19 OCTOBER 1985, Page 21

Fleet is paid off

WHO has won the battle of Fleet? United Newspapers' bid is now unconditional, and its chairman David Stevens prepares to inherit the empire of the Aitkens, but who is the winner? When Fleet was spun off from Trafalgar House, the Express news- papers and the Morgan Grampian maga- zines were lumped in together. The publ- sihed profit figure was not broken down between the two, and we were left to infer that it represented the margin of the magazines' profits over the newspapers' losses. Since then Fleet has had one great stroke of luck: under Lord Bearverbrook's black glass palace were discovered the treasures of Reuters. Investors came to think that all the world's banks and brokers would depend for their electronic informa- tion services on two companies: Reuter, in London, and Telerate, in New York. John Gunn, who bought control of Telerate for the London brokers Exco, sold it this year, at a colossal profit. Mr Gunn, I think, decided that the world was changing too fast to remain divided between two empires. Even Pope Alexander Borgia, carving the market up between Spain and Portugal, could not make his bull run.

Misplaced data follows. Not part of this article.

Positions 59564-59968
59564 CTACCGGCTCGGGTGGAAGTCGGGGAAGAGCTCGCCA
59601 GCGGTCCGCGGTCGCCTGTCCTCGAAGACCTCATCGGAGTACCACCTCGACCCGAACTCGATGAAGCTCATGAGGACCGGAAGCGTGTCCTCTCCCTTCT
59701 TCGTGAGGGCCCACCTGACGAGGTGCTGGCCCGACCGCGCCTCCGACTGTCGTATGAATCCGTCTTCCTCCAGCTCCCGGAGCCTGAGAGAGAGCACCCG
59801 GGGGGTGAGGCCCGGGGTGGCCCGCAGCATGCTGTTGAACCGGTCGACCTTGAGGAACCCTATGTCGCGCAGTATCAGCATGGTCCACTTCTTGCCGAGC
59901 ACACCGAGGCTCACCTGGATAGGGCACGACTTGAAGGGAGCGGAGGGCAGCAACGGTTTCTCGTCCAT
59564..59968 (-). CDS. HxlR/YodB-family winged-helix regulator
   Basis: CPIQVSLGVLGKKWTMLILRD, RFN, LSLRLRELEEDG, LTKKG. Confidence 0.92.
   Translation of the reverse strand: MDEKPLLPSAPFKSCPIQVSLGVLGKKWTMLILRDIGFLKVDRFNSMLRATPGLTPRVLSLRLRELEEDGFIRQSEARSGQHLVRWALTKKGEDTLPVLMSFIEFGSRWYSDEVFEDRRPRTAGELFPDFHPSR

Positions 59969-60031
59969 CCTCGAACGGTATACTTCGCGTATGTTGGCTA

Competitive empire-builders came along, as they will to the banks: watch Quotron. But Fleet shareholders are being taken out before Reuters' position can be chal- lenged. Their shares were first quoted at 22p: they are offered United shares, or 375p cash. I look no further for the winner. Just so, earlier this year, I thought De- benham's shareholders were victorious in surrender. That remains to be shown, but it already looks as though Eagle Star shareholders did well from BAT Indus- tries' £968 million bid, since BAT has now reported disappointing results from Eagle. The winner of that bid must be the underbidder, Allianz, which walked away from the auction with a £160 million profit on its shareholding. Morgan Grenfell's George Magan, advising Allianz, re- marked gnomically: 'We thought that valour was the better part of discretion.' So it was, but that is not the sort of advice that directors welcome when their ambitions and their jobs are threatened. John Elliott of Elders IXL, asked what economies he would make if he took over Allied-Lyons, answers that he would start with the managing directors, of whom, he says, there are 94. Shareholders should remem- ber that there is more than one kind of victory, and, hard though it is for the merchant bankers (who are chosen by directors, not by shareholders), they need to remember it too.